In a previous post, I have highlighted that supply management will likely be phased out within the next 15 years, either because of trade agreements or because of internal tensions which could morph into fault lines. I have been quite critical of some of the arguments used by the proponents of supply management because they don’t pass the test of facts. I will be equally critical of some of the arguments of the adversaries of supply management.
Martha Hall Findlay and Jack Mintz recently published an opinion piece in the Globe and Mail in which they outline a possible scheme to phase out supply management in Canada. Their proposal is to transpose to Canada what was implemented in Australia following the deregulation of the dairy market in 2000, namely a temporary levy on fluid milk sale to finance a quota buyout to help dairy farmers transitioning to an open market. However, one key element seems to be missing there : geography matters to trade patterns.
The Australian domestic market for fluid milk is, well, quite insulated from any competition. Therefore, substitution by cheaper imports was not a threat to Australian dairy farmers on that specific market.
In the case of Canada, the situation will be very different. If a levy was imposed on any fluid milk sale in Canada while the market is totally open, the retailers would have many incentives to substitute Canadian milk by cheaper US milk. One fact to remember here: the US states neighbouring our border produced in 2014 about 5 times more milk than Canada in its entirety (Wisconsin alone produced more than Canada). The threat of substitution will be very real in the aftermath of a brutal end of supply management. Moreover, such substitution by retailers would happen very quickly, much faster than any adaptation at the farm level.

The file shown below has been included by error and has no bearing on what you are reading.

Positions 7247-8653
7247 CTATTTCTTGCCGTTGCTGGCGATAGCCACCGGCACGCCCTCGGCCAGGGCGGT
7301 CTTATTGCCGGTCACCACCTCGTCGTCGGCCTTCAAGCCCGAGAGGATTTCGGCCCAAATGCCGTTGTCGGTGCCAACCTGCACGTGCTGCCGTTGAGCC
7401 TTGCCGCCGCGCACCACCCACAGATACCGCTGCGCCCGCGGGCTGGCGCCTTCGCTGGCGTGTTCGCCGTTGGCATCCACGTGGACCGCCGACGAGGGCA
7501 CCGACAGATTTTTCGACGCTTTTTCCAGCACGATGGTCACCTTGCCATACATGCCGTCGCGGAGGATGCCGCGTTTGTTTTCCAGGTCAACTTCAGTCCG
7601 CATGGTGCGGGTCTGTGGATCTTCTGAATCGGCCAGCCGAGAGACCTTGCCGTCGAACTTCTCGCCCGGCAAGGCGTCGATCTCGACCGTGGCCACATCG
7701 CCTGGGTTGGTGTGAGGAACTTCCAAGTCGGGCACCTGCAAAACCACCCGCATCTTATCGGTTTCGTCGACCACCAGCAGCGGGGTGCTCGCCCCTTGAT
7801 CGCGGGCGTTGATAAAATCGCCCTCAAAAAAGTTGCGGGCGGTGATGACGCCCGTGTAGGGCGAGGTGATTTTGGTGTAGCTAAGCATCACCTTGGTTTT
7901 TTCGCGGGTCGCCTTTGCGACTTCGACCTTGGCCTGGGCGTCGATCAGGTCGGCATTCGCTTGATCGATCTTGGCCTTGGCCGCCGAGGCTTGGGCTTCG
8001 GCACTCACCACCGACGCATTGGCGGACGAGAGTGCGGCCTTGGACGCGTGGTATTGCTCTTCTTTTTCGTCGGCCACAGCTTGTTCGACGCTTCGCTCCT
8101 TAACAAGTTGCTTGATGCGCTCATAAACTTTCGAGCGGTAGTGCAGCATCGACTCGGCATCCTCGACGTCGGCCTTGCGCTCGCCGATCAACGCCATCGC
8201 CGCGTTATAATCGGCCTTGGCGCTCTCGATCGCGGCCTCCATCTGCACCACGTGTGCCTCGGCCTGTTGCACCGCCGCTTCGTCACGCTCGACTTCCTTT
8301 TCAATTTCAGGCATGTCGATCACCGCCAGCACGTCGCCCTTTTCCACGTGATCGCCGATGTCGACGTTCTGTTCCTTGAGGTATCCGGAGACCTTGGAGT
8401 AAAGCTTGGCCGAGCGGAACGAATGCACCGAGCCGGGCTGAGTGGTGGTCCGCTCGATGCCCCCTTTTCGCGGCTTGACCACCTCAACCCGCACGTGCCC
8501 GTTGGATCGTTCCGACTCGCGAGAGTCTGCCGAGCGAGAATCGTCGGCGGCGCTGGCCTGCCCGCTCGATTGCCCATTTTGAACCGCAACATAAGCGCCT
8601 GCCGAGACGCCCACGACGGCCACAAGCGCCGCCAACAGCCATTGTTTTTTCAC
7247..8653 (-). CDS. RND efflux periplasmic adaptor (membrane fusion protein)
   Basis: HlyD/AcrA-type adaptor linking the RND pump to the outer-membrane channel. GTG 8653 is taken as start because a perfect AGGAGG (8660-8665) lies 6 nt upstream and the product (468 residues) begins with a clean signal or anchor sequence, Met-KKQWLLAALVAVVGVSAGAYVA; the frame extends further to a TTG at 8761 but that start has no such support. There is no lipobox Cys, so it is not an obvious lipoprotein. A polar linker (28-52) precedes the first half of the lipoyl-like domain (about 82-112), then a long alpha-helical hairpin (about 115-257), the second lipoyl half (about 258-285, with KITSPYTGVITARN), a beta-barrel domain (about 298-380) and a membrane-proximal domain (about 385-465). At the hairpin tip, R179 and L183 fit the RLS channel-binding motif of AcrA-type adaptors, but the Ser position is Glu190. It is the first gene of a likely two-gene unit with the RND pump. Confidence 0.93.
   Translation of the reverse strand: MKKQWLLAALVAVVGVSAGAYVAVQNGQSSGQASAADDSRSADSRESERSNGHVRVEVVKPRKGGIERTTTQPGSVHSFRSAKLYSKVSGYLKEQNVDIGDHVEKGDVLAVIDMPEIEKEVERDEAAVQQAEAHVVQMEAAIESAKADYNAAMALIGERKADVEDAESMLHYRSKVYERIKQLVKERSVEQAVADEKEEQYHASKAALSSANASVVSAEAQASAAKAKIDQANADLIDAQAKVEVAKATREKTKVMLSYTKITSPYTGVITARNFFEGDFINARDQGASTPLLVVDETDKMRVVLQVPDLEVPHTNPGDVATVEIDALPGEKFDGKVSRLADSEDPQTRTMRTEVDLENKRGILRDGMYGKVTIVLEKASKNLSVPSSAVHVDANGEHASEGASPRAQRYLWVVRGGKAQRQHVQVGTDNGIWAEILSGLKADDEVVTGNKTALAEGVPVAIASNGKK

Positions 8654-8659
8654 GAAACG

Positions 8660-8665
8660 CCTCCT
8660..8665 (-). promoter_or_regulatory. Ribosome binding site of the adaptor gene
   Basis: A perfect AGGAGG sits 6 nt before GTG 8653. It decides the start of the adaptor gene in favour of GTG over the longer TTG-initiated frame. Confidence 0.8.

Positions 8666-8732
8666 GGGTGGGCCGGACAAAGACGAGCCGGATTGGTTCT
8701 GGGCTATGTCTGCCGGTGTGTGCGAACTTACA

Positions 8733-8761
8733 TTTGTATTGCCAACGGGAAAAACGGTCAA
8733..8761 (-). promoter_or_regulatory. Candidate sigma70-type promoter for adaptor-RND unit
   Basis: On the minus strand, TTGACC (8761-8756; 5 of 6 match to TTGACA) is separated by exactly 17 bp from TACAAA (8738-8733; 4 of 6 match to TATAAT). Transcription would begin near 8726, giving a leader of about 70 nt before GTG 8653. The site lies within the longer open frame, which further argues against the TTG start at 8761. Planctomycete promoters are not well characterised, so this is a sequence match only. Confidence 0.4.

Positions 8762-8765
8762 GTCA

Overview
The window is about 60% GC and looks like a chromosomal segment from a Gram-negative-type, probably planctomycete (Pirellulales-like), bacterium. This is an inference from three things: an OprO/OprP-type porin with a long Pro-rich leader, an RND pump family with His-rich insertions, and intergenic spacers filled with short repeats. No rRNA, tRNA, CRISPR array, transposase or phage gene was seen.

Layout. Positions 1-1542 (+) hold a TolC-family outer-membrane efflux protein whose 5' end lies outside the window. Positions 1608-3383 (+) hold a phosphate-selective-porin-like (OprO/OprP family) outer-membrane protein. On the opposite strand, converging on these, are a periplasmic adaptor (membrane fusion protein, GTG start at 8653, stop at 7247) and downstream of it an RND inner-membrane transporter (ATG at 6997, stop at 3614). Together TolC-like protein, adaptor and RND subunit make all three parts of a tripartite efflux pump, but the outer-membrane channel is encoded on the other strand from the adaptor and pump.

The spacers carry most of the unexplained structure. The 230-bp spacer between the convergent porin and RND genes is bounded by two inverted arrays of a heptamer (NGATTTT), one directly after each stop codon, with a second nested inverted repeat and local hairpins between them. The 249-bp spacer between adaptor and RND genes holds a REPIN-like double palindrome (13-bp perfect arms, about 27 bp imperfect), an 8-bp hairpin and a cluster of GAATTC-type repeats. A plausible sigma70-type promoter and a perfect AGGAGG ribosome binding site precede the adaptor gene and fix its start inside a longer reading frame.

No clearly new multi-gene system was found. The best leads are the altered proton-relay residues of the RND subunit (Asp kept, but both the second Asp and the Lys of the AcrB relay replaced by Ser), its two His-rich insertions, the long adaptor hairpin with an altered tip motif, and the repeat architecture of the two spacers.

While operating costs are fairly similar on average between dairy farms in these US states and Canada, capital and labour costs are quite higher in Canada, partly due to unrealized economies of scale. Consequently, to have a chance to compete against US dairy farms, Canadian dairy farms must be given time to transition and realize their economies of scale.
In these conditions, I think that an Australian-style levy on fluid milk would have dire consequences on the Canadian dairy industry.
The current debate has been painting supply management as the last Canadian obstacle standing in the way of the TPP agreement. Obviously, this is not true as many other issues are contentious but too often perceptions are stronger than reality. In the meantime, the dairy industry contributes significantly to the Canadian economy. So, we could say that the stakes are high.
Unfortunately, the public debate is rather poorly informed and too many arguments – for or against supply management – are weak, resorting to wishful thinking, twisting facts. What is particularly missing is foresight. Fortunately, the federal government has a group dedicated to such exercise, Policy Horizons Canada. Perhaps, it could be mandated to lead a foresight study of Canadian supply-managed industries, allowing scenarios with and without supply management in different forms.